Charge (physics) - Examples


Various charge quantum numbers have been introduced by theories of particle physics. These include the charges of the Standard Model:

  • The color charge of quarks. The color charge generates the SU(3) color symmetry of quantum chromodynamics.
  • The weak isospin quantum numbers of the electroweak interaction. It generates the SU(2) part of the electroweak SU(2) × U(1) symmetry. Weak isospin is a local symmetry, whose gauge bosons are the W and Z bosons.
  • The electric charge for electromagnetic interactions.

Charges of approximate symmetries:

  • The strong isospin charges. The symmetry groups is SU(2) flavor symmetry; the gauge bosons are the pions. The pions are not fundamental particles, and the symmetry is only approximate. It is a special case of flavor symmetry.
  • Particle flavor charges, such as strangeness or charm. These generate the global SU(6) flavor symmetry of the fundamental particles; this symmetry is badly broken by the masses of the heavy quarks.

Hypothetical charges of extensions to the Standard Model:

  • The magnetic charge, another charge in the theory of electromagnetism. Magnetic charges are not seen experimentally in laboratory experiments, but would be present for theories including magnetic monopoles.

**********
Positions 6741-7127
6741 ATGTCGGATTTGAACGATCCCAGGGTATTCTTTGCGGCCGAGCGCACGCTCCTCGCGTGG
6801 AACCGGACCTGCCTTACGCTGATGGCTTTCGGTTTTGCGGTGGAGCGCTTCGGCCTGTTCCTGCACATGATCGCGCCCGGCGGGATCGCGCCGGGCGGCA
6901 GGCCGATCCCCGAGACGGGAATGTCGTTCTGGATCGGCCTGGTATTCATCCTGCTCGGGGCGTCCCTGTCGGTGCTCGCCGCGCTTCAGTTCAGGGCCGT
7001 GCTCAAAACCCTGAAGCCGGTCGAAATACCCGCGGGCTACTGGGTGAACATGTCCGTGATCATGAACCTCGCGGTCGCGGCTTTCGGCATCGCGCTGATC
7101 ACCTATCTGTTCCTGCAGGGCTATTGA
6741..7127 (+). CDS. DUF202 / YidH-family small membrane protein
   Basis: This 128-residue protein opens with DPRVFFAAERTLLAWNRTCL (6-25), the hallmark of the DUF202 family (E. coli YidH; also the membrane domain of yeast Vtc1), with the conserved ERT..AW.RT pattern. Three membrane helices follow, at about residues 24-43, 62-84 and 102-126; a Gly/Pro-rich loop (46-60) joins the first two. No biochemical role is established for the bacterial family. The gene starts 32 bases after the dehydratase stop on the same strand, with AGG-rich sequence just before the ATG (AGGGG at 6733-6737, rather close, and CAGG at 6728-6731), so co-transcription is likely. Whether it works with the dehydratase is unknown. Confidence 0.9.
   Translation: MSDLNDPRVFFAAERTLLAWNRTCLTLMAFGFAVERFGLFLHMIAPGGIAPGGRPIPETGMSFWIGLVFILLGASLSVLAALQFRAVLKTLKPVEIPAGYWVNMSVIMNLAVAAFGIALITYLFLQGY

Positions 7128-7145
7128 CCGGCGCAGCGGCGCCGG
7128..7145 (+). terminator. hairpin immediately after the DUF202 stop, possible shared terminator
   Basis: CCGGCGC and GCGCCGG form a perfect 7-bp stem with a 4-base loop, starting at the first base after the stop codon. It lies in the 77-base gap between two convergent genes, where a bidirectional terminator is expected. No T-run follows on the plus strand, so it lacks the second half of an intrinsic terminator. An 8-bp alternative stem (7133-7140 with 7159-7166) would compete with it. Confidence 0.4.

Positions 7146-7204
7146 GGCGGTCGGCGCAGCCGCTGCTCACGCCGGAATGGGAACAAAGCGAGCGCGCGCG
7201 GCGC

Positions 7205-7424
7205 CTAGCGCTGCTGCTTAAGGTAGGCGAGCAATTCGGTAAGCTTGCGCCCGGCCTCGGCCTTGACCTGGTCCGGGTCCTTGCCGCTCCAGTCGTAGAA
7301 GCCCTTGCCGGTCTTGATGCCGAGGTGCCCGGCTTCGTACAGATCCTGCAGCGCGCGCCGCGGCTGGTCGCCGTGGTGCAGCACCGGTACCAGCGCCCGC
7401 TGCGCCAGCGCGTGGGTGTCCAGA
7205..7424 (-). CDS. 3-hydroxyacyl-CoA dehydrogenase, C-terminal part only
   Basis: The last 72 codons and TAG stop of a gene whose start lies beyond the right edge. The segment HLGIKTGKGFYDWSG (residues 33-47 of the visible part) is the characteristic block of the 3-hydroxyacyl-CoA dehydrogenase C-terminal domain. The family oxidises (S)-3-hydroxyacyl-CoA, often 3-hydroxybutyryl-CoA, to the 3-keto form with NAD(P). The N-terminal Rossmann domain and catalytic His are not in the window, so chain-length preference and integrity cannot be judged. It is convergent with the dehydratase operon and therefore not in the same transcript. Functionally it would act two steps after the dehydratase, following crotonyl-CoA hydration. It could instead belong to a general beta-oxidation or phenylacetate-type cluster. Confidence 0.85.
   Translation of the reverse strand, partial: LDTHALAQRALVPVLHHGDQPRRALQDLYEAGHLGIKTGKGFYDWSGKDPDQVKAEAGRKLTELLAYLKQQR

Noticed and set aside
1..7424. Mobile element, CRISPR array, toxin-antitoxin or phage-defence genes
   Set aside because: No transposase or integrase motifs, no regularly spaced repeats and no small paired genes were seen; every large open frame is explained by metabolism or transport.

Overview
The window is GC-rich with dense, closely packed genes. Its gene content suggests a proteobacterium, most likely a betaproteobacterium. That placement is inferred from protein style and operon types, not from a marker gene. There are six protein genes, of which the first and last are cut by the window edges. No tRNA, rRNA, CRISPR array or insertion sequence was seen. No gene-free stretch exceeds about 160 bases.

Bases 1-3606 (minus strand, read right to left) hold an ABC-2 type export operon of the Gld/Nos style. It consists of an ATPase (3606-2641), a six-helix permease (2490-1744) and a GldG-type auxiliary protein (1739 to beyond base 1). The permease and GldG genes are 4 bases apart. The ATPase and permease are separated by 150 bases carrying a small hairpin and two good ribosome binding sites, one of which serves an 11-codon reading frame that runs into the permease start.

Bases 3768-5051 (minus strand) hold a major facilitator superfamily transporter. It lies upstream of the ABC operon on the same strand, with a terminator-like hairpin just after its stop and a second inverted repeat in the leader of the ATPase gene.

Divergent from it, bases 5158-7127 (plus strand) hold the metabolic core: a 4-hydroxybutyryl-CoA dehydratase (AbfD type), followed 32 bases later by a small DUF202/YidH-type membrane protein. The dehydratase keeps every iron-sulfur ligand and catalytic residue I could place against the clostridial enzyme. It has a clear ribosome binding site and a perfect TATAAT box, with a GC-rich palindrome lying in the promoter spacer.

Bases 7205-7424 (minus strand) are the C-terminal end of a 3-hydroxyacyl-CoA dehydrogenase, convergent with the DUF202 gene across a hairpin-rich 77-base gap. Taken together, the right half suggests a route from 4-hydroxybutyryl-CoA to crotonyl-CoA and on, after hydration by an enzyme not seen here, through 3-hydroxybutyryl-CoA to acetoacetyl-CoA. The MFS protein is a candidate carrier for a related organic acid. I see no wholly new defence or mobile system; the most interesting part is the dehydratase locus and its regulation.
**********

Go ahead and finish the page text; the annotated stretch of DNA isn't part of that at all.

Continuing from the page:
In the formalism of particle theories charge-like quantum numbers can sometimes be inverted by means of a charge conjugation operator called C. Chiral fermions often cannot. Charge conjugation simply means that a given symmetry group occurs in two inequivalent (but still isomorphic) group representations. It is usually the case that the two charge-conjugate representations are fundamental representations of the Lie group. Their product then forms the adjoint representation of the group.

Thus, a common example is that the product of two charge-conjugate fundamental representations of SL(2,C) (the spinors) forms the adjoint rep of the Lorentz group SO(3,1); abstractly, one writes

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